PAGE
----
Linking Up On LinkedIn

This article was first featured in Financial Advisor Magazine on May 1st, 2021. 

Most financial advisors I speak with are either seeing fantastic results from social media—or none at all.

Those seeing none might start to believe it isn’t an effective marketing tool. But that’s far from the truth. In fact, advisors who participated in a 2019 Putnam Investments study said they received an average AUM of $4.9 million from social media initiatives.

So what should advisors like you do to see social media success? The key is to establish an effective content strategy, one that attracts prospects and grows your following.

Here I will outline five proven ways you can create an effective content strategy for social media. And though many of these tips could transfer to other platforms, they are specifically designed for LinkedIn.

Why LinkedIn? According to HubSpot, the platform is 277% more effective at generating leads than other social media platforms. So if growing your business through this medium is your goal, then read on.

Start With An Optimized Profile

Your profile will act as the foundation of your brand on social media. Before you start posting, you’ll want to ensure your profile is optimized. Here’s how you can do just that:

  • Provide high-quality images: Your personal profile should contain a high-resolution branded banner and profile picture. Your profile picture should be well-lit, professional, and friendly.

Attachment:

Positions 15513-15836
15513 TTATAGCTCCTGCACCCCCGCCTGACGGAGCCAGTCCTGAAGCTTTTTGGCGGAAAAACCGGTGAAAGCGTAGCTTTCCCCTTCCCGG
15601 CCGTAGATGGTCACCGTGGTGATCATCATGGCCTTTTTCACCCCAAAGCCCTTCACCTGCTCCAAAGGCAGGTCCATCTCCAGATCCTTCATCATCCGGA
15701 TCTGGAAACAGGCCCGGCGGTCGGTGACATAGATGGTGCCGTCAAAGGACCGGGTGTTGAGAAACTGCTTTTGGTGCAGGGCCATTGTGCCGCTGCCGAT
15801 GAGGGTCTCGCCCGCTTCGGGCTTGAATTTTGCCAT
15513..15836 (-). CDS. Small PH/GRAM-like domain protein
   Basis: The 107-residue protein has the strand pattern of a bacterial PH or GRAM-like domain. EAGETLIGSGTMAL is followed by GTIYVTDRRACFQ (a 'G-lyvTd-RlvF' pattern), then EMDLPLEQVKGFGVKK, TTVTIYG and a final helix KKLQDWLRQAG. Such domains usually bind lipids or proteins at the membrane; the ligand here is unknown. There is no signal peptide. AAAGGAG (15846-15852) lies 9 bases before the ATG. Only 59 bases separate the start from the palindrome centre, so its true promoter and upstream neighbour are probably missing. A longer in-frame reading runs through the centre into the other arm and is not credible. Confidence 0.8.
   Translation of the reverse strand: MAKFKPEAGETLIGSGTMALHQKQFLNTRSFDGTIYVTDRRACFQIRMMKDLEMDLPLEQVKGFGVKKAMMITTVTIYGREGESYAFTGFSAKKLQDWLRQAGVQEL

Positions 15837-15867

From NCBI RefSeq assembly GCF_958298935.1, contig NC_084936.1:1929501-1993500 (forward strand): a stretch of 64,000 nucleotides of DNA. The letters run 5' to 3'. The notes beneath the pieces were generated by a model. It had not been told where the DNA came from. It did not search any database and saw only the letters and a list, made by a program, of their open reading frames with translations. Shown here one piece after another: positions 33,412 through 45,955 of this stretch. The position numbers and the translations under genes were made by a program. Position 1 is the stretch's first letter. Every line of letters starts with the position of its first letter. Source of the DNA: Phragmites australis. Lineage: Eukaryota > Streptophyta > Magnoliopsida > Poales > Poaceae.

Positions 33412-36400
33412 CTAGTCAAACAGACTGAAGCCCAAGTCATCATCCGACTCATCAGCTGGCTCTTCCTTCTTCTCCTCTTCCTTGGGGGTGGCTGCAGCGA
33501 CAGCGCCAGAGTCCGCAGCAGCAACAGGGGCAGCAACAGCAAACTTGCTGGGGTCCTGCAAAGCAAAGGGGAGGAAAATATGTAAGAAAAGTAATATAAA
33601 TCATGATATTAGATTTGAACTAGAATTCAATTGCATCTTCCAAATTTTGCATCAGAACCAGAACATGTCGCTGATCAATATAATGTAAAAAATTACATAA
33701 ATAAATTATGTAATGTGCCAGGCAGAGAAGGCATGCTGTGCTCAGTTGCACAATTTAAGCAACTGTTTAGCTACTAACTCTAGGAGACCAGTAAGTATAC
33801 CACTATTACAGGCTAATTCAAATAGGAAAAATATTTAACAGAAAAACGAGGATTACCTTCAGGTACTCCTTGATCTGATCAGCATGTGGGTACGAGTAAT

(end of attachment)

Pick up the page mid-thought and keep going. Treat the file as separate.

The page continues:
• Optimize your headline: Beneath your profile pictures is your headline. This should be clear and concise by answering the following: Who do you help, how do you help them, and what makes your services different?
    • Tell a story with your profile: Your “about” section should not just repeat your experience, which is already shown on your profile. Tell a story here instead, showing how your experience, goals and brand come together.

Share The Right Content

Seeing results from LinkedIn requires a content strategy, which includes understanding what types of content do and do not work.

As a bottom line, the content you share needs to be valuable to readers. If it is not, then they will not engage.

The content you share also does not need to always be original. Yes, it is good to share your blog posts, but you can also reshare content from other users by offering an alternative opinion.

Here are some of the most effective forms of content for attracting prospects on LinkedIn:

  • Original content: These are your blogs, podcast episodes, videos, polls, quotes or graphics—all the material you or your team has created.
    • Reshared content: These are similar items, but they come from well-known publications or users and are reshared with an alternative opinion or perspective.
    • Native content: This is content that does not link away from LinkedIn.

The last item on our list is particularly important for the LinkedIn algorithm, which we will cover later in this article.

Write Your Copy For Your Audience

Many social media users think the bulk of their message relies on their content. That’s not entirely the case.

Yes, your content is important, but it’s the way you frame your content that determines whether it receives engagement or not. And the best way to frame your content is to understand how to write copy that’s directed toward your audience.


Most posts you see will ask readers to engage. But posts like “Read our latest blog” only leave the reader wondering, “What’s in it for me?”